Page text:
CREDITS: Written by Robert Goodman; directed by Dan Riba.
REVIEW: Phantom Zone villain, eh? And lots of riffs on Superman II as well. Meh. I applaud the show for not using the same old Kryptonian villains (not using Zod seems almost absurd), but they act and speak like the same old Kryptonian villains. Mala might've been a contender - a unique look, an incomprehension of how Earth works, a one-sided Adam & Eve flirtation, the possibility that she could reform - but even with a whole episode to herself before she releases fellow conspirator Jax-Ur, she comes across as a one-note character, not subtle about her true intentions, nor able to change based on what she sees of, and hears from, Superman. Jax-Ur is even less developed, a simple tyrant, Zod by any other name, and completely boring.
Obviously, you can expect a lot of super-powered from this trio, but with the exception of the bit with the collapsing balconies and the fuel truck explosion, the episode's set pieces lack the expected luster. Either they're not thought through all the way (the revolving restaurant scene that leaves the customers stranded), or they're sluggish. You can almost glimpse the idea of a Superman experienced with his powers battling the others' greater brute force, but that's lost when he, for example, walks by Jax-Ur to get at Mala, as if he were no threat. Or that final chase that causes lots of property damage, today reminiscent of Man of Steel's excesses, and ends in an anticlimactic return to the Phantom Zone courtesy of Lois Lane's button pushing.
So what's good? Well, Superman's dedication to his ethics in initially deciding to release Mala from the Zone, yet prudence in checking her story out. It's true and fair that if some sentences are up, she should be released. But I guess Krypton's Council misjudged her level of complicity, or else the Zone just gives you loads of time to either go insane or plot your revenge. There's absolutely no expectation that a convict will reform in Krypton's penal system. It'll be interesting to see if Kal-El comes to recognize his homeworld's flaws through episodes like this. Hamilton naming the Fortress of Solitude, and his awe at the bounty Superman's already collected there. His insistence that he can force a secret panel in Superman's spacecraft himself. Perry coming to Lois' defense. Lex pouncing on the change to foment xenophobia. The regulars are fine, it's those guest villains that fail for me.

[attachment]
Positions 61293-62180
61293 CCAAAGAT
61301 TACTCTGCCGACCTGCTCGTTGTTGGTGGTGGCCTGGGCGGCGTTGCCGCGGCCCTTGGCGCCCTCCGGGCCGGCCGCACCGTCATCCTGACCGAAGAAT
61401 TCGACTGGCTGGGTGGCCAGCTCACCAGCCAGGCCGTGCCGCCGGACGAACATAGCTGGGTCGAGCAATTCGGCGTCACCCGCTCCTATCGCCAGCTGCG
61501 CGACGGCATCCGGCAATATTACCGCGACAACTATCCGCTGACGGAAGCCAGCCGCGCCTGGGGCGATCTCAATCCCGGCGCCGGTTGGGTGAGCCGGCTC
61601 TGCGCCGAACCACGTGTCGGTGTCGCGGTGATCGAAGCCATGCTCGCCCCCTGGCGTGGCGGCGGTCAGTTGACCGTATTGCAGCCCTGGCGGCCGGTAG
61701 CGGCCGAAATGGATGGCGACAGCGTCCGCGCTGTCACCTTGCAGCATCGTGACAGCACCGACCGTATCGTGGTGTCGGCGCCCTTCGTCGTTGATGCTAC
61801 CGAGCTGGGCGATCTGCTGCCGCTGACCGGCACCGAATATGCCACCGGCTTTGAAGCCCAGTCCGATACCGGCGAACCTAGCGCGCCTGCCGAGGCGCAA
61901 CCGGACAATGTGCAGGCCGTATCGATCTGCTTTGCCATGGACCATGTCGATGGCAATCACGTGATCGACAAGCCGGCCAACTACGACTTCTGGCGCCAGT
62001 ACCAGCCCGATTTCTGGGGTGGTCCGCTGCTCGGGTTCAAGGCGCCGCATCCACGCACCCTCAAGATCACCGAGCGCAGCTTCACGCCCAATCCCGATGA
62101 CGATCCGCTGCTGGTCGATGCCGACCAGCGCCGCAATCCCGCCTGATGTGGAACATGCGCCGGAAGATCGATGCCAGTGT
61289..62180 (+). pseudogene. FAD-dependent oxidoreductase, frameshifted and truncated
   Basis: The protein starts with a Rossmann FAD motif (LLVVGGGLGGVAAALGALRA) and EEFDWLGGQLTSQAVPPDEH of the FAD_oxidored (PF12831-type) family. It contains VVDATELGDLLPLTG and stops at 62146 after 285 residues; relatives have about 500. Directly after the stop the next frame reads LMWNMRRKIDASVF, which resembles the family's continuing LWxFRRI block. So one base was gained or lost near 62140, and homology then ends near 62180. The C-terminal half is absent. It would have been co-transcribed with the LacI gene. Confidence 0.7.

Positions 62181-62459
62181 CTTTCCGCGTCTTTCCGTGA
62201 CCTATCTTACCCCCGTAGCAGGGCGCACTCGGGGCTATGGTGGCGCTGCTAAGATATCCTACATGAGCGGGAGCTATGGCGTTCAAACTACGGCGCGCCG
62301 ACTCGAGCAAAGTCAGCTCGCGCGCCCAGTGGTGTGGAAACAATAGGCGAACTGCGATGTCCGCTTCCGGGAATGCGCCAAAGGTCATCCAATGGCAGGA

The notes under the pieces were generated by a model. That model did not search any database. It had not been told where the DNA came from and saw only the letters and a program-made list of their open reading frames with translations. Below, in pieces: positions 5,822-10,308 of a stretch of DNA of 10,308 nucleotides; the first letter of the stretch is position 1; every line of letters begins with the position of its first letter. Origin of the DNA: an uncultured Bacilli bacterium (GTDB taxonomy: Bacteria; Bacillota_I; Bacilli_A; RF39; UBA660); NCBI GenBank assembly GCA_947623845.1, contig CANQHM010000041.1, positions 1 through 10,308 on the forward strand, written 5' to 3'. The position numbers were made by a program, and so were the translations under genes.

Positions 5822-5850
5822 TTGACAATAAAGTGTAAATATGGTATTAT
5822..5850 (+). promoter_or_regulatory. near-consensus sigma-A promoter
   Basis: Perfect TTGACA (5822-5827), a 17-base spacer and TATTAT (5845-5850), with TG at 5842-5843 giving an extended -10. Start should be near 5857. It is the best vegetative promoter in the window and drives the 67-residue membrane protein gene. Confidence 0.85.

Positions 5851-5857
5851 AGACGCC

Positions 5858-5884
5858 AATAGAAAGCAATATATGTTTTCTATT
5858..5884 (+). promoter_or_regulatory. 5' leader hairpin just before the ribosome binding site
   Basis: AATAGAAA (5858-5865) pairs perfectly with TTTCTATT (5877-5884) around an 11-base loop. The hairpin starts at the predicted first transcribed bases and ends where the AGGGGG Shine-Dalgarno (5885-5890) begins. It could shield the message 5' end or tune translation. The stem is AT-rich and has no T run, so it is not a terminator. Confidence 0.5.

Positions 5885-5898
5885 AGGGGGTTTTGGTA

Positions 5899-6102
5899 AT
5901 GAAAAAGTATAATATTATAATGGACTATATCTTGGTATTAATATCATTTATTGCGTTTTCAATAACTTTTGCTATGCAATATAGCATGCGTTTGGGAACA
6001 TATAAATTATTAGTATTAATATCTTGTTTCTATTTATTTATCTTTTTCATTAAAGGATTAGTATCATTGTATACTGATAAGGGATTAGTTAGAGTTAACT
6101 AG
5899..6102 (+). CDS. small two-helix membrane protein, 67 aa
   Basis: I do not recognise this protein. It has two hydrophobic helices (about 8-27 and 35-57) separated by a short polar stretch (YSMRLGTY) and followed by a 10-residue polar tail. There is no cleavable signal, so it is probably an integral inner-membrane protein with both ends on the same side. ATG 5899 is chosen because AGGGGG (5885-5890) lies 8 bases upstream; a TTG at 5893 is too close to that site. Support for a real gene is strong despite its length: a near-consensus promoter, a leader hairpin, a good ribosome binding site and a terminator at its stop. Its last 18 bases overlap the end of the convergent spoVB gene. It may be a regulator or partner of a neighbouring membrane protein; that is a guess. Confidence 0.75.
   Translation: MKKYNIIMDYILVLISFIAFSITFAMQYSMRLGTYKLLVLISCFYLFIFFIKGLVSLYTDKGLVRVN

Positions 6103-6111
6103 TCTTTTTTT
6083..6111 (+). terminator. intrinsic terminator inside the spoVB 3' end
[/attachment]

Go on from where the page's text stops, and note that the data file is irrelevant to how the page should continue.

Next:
IN THE COMICS: With all due respect to Zod, Jax-Ur was considered Krypton's very worst criminal for having destroyed an entire inhabited moon orbiting the homeworld. He first appeared in Adventure Comics #289 (1961). Mala takes the role usually reserved for Faora or Ursa, but is a character original to the animated series and looks nothing like those other villainesses. Mala's name HAS been used by a Kryptonian, but a male member of a group called the Evil Three who used to be on the Science Council (in comics of the early 50s). It is also the name of an Amazon, in Wonder Woman comics since the Golden Age. The Phantom Zone itself and its red projector first appeared shortly before Jax-Ur did, in Adventure #283. Zoners in the comics are more clearly ghost-like and can observe our dimension unseen. At one point, Lois sarcastically says "yeah, and I'm Wonder Woman", which is a DCAU inconsistency since Diana won't appear to the world until the Justice League pilot. The fact that a benign version of Brainiac exists inside Krypton's memory globe is explained in Superman Adventures #2, which may mean the show and its tie-ins are more tightly connected than their Batman equivalents.
SOUNDS LIKE: The great Ron "Hellboy" Perlman voices Jax-Ur. Mala is played by Leslie Easterbrook, Police Academy's Debbie Callahan.
REWATCHABILITY: Almost Medium-Low - It's fine, but the Phantom Zone villains will never be favorites of mine, and here are rather ordinary, even dull, characters.